Robert (Bob) Jackson is Emeritus Professor in Religions and Education at the University of Warwick, UK, and a Visiting Professor at Stavanger University, Norway. He is a partner investigator in the ARC-funded project ‘Young Australians' perspectives on religions and non-religious worldviews’. He is Founding Director of Warwick Religions and Education Research Unit. His books include Religious Education: An Interpretive Approach (1997), Rethinking Religious Education and Plurality (2004), and Religious Education for Plural Societies (2019). He has contributed to the educational work of the Council of Europe since 2002 and he wrote Signposts: Policy and Practice for Teaching about Religions and Non-Religious Worldviews in Intercultural Education (2014) as part of this work (translated into 12 languages). He received life membership of the Association of University Lecturers in Religious Education (UK) and the William Rainey Harper Award from the Religious Education Association (USA) in 2013. In 2017, he received honorary doctorates from the Norwegian University of Science and Technology, Trondheim, and the Norwegian School of Theology (MF, Oslo) for his contributions to religious and intercultural education internationally.
Dr. Rebecca Banham
University of Tasmania
Rebecca Banham is employed to work on this project as a Research Fellow at the University of Tasmania. She completed her PhD there in 2019. Rebecca’s doctoral research explored the emotional and ontological connections that people form with Tasmanian forests, and she is particularly interested in the ways that emotion, ontology and experiences of vulnerability and relationship shape how people relate to both other people and to the nonhuman world. Rebecca is also a Postdoctoral Fellow with the ‘Nonreligion in a Complex Future’ project led by Professor Lori Beaman, focusing on the focal areas of law, and the environment. She has a keen interest in the intersections between (non)religion and the nonhuman environment. Her publications include a chapter in the Routledge Handbook of Ecocultural Identity (2020), and articles published in Environmental Sociology and Journal of Sociology.
University of Tasmania
Geraldine Smith is a PhD candidate whose thesis focuses on the multifaith movement and interreligious encounters. She has a background in Performance Studies and Studies in Religion, which informs her current interest in the performativity of multifaith events and encounters. Her previous work has involved fieldwork with a radical Christian group called the Jesus Christians, which has led to a entry into the World Religions and Spirituality Project (WRSP) on the group. Her current research, exploring how performative elements such as atmosphere, setting, mood, and behaviour at multifaith events can alter the outcomes of an encounter with difference, informs the 'Interfaith' case study of this project.
The following Research Fellows from Deakin University are also involved with this project.
Dr. Enqi Weng
Enqi Weng completed her PhD from the School of Media & Communications at RMIT University in Dec 2018. Her doctoral thesis examined religious changes and changing attitudes toward religion through a study of the Australian Broadcasting Corporation's Q&A program. More broadly, her research interest lies in interrogating the relationships between media, culture and society, and especially in media's influences and effects on religious and social changes. She is currently working on her monograph titled 'Of Dominance and Diversities: Media Perceptions of Religious Changes in Australia' (Routledge). Born and raised in Singapore, she had over seven years of industry experience in marketing communications/branding working within commercial and not-for-profit organisations.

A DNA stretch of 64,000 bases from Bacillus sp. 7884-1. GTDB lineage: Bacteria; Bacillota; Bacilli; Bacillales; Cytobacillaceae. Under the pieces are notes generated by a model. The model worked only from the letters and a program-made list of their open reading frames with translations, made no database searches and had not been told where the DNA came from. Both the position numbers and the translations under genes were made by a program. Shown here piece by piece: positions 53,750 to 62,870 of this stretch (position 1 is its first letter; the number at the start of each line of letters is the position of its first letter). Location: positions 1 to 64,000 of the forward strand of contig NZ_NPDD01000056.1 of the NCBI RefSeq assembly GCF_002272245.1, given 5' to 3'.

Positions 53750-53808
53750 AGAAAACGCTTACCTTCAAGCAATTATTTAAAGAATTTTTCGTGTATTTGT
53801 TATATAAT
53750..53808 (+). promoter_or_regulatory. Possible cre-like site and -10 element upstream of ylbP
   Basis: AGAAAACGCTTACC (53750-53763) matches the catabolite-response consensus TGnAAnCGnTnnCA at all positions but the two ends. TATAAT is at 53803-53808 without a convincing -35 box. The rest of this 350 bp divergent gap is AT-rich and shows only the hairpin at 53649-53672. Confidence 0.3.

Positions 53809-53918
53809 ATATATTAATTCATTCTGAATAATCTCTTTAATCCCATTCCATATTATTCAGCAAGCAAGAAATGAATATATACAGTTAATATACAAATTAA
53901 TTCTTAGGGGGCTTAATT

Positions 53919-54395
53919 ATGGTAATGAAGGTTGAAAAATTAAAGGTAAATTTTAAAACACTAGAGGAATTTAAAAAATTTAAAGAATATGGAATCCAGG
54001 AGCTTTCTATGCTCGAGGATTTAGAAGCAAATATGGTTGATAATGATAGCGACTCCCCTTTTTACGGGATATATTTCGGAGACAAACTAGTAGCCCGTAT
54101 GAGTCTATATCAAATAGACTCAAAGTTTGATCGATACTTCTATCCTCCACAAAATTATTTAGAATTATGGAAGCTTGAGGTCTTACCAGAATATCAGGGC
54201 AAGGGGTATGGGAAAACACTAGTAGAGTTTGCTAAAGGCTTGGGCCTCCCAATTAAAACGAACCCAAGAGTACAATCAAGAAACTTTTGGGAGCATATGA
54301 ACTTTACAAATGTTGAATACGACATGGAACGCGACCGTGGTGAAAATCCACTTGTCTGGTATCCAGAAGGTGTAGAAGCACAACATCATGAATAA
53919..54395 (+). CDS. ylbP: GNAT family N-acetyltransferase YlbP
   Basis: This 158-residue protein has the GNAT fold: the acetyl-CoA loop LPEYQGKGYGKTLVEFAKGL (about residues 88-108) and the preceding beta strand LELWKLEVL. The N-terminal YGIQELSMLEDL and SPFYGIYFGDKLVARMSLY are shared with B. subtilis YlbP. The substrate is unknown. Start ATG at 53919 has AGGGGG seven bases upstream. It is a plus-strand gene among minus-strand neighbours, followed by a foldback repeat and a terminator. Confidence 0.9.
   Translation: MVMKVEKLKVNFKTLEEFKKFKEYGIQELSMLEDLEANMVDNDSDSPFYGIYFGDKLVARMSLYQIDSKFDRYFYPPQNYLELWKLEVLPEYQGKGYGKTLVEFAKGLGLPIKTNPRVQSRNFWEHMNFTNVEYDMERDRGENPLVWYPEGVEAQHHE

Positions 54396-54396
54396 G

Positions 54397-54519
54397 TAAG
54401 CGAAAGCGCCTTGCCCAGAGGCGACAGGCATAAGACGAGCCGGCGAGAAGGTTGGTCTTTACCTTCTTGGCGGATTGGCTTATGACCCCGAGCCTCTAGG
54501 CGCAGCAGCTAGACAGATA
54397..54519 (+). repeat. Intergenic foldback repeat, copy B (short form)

Dr. Ruth Fitzpatrick
Ruth Fitzpatrick currently works as a Research Fellow for projects exploring religion in contemporary Australia. These projects reflect her interest in how religious and spiritual praxis is shaped by the broader social context. Her PhD was on the impact that secularism has on shaping Buddhism social engagement in Australia. She has previously conducted research and published on Buddhism in Australia, gender and Buddhism, socially engaged Buddhism, religion and youth and Spiritualism. She has a background in Sociology of Religion and Buddhist studies and has taught extensively on sociology, sociology of religion and Buddhism.
Dr. Kim Lam
Kim Lam is an Associate Research Fellow for the UNESCO Chair for Cultural Diversity and Social Justice at the Alfred Deakin Institute for Citizenship and Globalisation. She is also a Steering Committee Member for the American Academy of Religion Buddhism in the West Unit (2019-2024). Kim has a background in Sociology of Religion, Buddhist Studies and Youth Studies. Her work focuses on changing patterns of diversity and their impact on religious belonging, identity and participation. Her recently completed PhD on Buddhist youth identity focused on the tensions and ambiguities of negotiating Buddhist teachings of non-self, impermanence and interdependence in a de-traditionalised, neo-liberal and multicultural context. She has published articles on these and other topics in the British Journal of Sociology, Journal of Youth Studies and Journal of Global Buddhism.